Retired professor publishes parody book of ‘Mary Had A Little Lamb’


Savana Capp

Retired professor David Ewbank presents his book Tuesday. He worked on the book for around seven or eight years.

Savana Capp, Reporter

“The Lamb Cycle” was written by retired Kent State associate professor David Ewbank. He specialized in Victorian Literature and worked at the university from 1968 until 2000.

His book, with the full title “The Lamb Cycle: What the Great English Poets Would Have Written About Mary and Her Lamb (Had They Thought of It First), is a collection of parodies about what 32 great English poets from the 16th to the 20th centuries would have thought about “Mary Had A Little Lamb”.

“You can think of me as an impersonator, I am trying to sound exactly like these poets,” Ewbank said.

The book starts with an introduction of Mother’s Goose’s “Mary Had a Little Lamb”, in case someone was unfamiliar with the nursery rhyme. Then it goes into the different poets’ perspectives, one being William Shakespeare.

“It is rather a strange book, I don’t think there’s another one like it,” Ewbank said. “Imitations of poets all about the same nursery rhyme is a little unusual.”

Ewbank spent years trying to sell the book to publishers and agents but no one was interested until he sent it to Brandeis University.

Sue Ramin, the director of the Brandeis University Press, read Ewbank’s manuscript and knew it would make a great book.

“I owe it all to her, I was about ready to give up,” Ewbank said.

Ewbank was teaching a 19th century British Literature class about 40 years ago when these poems came to be.

The last period of the class was always a review period for the final, but after a few minutes of questions it was silent. He decided to fill up the time by writing these poems to have a good laugh with his students.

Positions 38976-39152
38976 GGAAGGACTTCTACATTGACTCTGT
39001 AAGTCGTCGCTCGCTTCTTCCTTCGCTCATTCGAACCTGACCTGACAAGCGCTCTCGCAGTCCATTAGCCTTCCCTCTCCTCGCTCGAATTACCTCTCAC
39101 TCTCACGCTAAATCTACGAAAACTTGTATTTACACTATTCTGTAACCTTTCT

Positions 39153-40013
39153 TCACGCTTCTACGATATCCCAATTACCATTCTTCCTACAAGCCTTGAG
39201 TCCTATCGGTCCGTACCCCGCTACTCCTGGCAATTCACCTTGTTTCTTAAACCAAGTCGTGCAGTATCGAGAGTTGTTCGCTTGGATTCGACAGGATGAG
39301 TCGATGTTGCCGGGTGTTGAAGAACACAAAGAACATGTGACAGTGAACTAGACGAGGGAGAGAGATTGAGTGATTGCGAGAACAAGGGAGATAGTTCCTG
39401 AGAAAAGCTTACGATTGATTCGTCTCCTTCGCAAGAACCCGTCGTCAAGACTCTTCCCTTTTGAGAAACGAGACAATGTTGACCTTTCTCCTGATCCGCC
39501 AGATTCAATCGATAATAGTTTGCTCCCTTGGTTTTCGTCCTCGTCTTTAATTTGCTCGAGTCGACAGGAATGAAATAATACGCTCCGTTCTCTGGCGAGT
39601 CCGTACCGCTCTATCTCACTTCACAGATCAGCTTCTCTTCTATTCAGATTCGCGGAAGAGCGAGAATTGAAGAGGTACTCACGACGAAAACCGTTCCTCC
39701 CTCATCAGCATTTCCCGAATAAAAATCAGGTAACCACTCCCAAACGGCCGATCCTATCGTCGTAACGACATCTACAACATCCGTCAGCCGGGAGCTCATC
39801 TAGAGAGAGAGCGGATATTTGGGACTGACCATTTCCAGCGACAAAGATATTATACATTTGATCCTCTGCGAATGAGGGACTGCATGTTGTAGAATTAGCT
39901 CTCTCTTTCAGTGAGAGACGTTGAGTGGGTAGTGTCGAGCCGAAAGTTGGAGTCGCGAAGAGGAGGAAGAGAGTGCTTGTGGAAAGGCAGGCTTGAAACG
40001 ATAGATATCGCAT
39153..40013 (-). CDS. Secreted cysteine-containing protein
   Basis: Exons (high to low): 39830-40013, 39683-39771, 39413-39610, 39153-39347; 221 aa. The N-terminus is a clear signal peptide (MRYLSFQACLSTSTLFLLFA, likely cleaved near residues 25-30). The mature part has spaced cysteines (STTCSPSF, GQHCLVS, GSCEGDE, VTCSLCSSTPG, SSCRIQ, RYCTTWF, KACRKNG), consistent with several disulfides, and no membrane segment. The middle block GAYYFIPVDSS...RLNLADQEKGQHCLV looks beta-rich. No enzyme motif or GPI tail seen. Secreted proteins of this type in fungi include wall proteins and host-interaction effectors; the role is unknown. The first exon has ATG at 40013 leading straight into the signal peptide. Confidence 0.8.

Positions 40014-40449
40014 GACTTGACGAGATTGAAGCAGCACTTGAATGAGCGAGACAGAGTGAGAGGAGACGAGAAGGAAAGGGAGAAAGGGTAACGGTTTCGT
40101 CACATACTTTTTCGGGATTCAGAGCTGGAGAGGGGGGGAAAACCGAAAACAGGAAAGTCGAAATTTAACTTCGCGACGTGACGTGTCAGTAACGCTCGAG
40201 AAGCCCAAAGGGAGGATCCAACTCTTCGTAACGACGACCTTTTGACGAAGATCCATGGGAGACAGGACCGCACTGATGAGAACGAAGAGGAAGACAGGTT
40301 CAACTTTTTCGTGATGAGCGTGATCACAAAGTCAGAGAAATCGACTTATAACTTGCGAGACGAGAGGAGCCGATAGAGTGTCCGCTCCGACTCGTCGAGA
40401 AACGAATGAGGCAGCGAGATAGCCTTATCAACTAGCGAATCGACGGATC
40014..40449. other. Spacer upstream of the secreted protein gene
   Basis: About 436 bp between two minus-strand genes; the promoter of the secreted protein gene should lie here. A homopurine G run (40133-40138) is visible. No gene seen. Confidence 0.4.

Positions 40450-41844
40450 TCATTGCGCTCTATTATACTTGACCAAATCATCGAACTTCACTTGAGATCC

“It was never a serious thing, it was meant to be just for fun,” Ewbank said. “You could really just say it was a time filler.”

Over about seven or eight years he ended up doing all 32 of the poets that are in his book now, and started looking for a publisher.

“I thought it would be funny to pick something that wasn’t particularly serious and then deal with it as though it were a serious matter,” Ewbank said.

Ewbank had a book reading in the Wick Poetry Center of the library Tuesday afternoon where he was also selling copies.

He read seven of the poems to the group and gave details about each poet he imitated.

“It would certainly help to know all these poets, but I don’t expect most readers of this book to be English professors or English majors,” Ewbank said. “I think you can read it just simply as a kind of anthology of style.”

He shared rhyme schemes, illustration choices and the ideas behind his metaphors throughout each poem, making it clear that the book was meant to be fun.

“I don’t want them to approach it like a scholar, but if somebody learns something from it I certainly do not object,” Ewbank said.

Savana Capp is a reporter. Contact her at [email protected].